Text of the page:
NEO staffer looks back on emotional assignment
By Renee Palagyi, Senior Regional Disaster Program Manager
One year ago, headlines told of the “worst mass shooting in modern American history.” More than 500 people were wounded and 59 were killed when a lone gunman rained a barrage of bullets on the 22,000 people attending the Route 91 Country Music Festival. Many hundreds were also injured as they ran for cover, suffering broken bones, crushing injuries as others fell on top of them, scrapes and bruises as they jammed into small spaces, torn muscles and tendons as they lifted others over fences, raw hands and feet as they crawled through broken glass and debris on the field.
Two days later, I flew to Las Vegas where I was assigned to lead health services for the American Red Cross in the Family Assistance Center at the Las Vegas Convention Center. Over the next 19 days, the teams assisted more than 4,400 people at the center with everything from replacing a lost driver’s license to wrapping an ankle with an elastic bandage, taking information to find a lost pair of glasses to facilitating a referral to an orthopedic surgeon.
- Most people have no idea that the Red Cross is present and assisting in these tragedies but we are there, from Sandy Hook to Pulse nightclub, from the Boston Marathon to Marjorie Stoneman Douglas High School in Parkland, Florida.
- Red Cross engages volunteers, including licensed medical and mental health professionals who are specially trained in mass casualty. Our organization is highly regarded as “the authority” on managing the aftermath.
- Assisting the survivors of mass casualty and the families of the deceased is not only the hardest work we do—mentally and physically exhausting—it is the most rewarding.
I worked with a young man who was in severe pain from a bullet lodged against a nerve in his elbow. He did not want to return to California for surgery until the coroner released his father’s body so that they could “go home together just the way we came here together.”
I met a young couple who were badly bruised and scraped from crawling along the ground to escape bullets coming from what seemed like every direction. They were wearing Cleveland Indians ball caps and we talked about our mutual love of the team. They told me they had run to apartments near the field and began pounding on every door hoping someone would offer shelter. Ultimately, a door opened and there stood a man wearing Yankees apparel. The young woman laughed and said, “We figured it was better than nothing!”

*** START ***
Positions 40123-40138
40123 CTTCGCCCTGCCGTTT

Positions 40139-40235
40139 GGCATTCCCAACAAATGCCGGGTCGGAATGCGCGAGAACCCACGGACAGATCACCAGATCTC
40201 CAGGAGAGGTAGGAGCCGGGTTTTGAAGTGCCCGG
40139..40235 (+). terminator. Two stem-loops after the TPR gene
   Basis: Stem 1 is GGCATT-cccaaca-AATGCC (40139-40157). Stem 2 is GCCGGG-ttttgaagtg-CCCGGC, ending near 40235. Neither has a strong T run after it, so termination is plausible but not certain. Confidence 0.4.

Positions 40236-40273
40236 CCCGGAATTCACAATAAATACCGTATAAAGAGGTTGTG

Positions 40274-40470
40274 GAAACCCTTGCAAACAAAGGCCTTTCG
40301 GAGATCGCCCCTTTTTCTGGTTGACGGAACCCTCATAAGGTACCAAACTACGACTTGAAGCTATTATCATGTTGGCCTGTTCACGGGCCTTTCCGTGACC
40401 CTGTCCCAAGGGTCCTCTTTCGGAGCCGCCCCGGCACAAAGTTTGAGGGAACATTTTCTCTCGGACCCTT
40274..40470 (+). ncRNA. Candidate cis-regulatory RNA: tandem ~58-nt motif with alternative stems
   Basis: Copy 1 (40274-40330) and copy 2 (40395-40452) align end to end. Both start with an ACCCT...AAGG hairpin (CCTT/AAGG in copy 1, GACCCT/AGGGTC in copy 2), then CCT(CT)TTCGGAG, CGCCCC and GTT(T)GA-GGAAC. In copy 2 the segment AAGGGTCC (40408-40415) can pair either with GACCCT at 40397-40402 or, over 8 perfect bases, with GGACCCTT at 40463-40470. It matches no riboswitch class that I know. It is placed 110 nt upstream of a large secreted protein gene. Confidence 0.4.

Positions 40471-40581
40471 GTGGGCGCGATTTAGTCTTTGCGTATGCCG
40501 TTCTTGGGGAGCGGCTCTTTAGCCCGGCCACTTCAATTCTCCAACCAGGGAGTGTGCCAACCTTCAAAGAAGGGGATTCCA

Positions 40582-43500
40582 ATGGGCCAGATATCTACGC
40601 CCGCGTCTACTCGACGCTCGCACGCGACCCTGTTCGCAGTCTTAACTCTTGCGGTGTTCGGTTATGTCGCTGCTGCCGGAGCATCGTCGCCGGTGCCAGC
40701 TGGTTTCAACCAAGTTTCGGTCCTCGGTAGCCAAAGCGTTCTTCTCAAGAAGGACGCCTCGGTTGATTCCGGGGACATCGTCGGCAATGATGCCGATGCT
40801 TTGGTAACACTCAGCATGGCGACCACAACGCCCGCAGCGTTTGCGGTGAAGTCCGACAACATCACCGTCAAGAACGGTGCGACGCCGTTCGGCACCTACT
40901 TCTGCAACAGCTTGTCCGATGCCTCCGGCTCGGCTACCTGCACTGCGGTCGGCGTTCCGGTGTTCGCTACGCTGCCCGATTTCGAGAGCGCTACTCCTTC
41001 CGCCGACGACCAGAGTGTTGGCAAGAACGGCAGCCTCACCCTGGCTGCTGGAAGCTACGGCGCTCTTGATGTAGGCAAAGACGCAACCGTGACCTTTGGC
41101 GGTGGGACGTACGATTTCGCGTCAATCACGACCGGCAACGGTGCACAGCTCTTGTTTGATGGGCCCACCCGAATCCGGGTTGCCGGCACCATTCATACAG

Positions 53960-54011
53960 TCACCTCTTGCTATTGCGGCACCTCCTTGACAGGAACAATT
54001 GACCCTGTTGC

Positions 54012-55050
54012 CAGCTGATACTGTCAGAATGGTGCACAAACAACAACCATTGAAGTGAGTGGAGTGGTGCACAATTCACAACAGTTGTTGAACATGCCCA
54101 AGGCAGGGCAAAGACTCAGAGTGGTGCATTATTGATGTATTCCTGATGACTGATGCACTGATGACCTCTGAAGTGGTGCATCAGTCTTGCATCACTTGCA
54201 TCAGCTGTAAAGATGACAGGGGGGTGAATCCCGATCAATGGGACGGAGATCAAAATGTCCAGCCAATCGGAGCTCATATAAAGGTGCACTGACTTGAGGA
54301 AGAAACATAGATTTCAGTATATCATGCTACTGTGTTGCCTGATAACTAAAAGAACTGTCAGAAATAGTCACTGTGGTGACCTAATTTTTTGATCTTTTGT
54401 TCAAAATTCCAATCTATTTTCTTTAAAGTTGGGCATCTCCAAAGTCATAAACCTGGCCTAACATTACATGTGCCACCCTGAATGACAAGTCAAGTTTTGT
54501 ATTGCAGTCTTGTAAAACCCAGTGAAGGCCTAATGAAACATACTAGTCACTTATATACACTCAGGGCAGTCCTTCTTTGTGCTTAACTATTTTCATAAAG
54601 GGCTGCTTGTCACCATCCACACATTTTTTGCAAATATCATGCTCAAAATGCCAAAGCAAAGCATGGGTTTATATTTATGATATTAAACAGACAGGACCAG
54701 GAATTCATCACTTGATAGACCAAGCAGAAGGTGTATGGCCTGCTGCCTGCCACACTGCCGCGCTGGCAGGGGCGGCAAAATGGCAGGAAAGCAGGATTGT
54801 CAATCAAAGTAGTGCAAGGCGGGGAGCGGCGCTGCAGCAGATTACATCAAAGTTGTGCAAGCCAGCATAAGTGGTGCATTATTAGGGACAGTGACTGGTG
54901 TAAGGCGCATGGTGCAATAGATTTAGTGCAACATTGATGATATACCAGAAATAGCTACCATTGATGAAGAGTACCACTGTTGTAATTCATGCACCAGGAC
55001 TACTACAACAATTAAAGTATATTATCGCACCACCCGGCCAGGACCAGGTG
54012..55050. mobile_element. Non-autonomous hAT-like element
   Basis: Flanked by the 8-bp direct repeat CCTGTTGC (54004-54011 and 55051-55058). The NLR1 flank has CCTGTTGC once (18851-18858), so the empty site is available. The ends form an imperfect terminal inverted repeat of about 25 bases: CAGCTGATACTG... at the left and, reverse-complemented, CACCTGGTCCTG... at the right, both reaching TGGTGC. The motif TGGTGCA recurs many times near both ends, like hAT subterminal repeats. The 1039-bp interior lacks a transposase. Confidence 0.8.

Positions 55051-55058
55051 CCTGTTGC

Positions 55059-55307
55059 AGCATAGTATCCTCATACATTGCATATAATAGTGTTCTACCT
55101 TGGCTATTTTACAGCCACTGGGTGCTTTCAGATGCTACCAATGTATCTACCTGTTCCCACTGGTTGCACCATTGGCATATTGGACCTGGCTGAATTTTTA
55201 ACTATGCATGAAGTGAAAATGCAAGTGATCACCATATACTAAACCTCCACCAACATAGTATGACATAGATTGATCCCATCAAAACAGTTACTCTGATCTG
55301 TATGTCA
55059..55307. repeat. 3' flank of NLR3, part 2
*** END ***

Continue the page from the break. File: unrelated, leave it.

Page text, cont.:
A young father of two toddlers had been to the center the previous day and received assistance for his wife who was hospitalized. He returned, as many did, and sat at a table in the open area drinking a cup of coffee. I walked over to see if there was anything he needed and he looked up with tears in his eyes as he reached for my hand. As I sat down, he told me the doctors had run tests that morning and determined his wife had no brain wave activity. In his words, “I hoped someone here could tell me what to tell the girls.” One of our incredible mental health volunteers was with him for most of the day and made arrangements to go with a casework volunteer back to the home to be with him during that painful discussion.
I have dozens of stories of the people we met and helped in that short time. I think of many of those people now and marvel at their strength and their willingness to allow us to comfort them. I think, too, of how our team grew stronger each day and found the moments that were the hardest brought us closer together. How, at the end of 12 or more hours of hearing the most painful stories and looking into those still-frightened faces, we found friendship within our team and were able to continue our work.
The Red Cross Family Assistance Center closed the doors on a Friday night and the community-supported Vegas Strong Resiliency Center opened the next morning. Like other centers that have opened post-tragedy, it will probably be open as place of comfort and support for the next three to five years.
I was among the last five staff members to leave the center that Friday night. I flew back to Cleveland on Saturday where my husband met me at the airport and we went immediately to our daughter’s home as she hosted a neighborhood chili cook-off. After being immersed in grief for so many days, seeing a group of happy people, getting hugs from my grandchildren and other family members seemed surreal. I realized that I was beginning to heal as I had helped others begin to heal.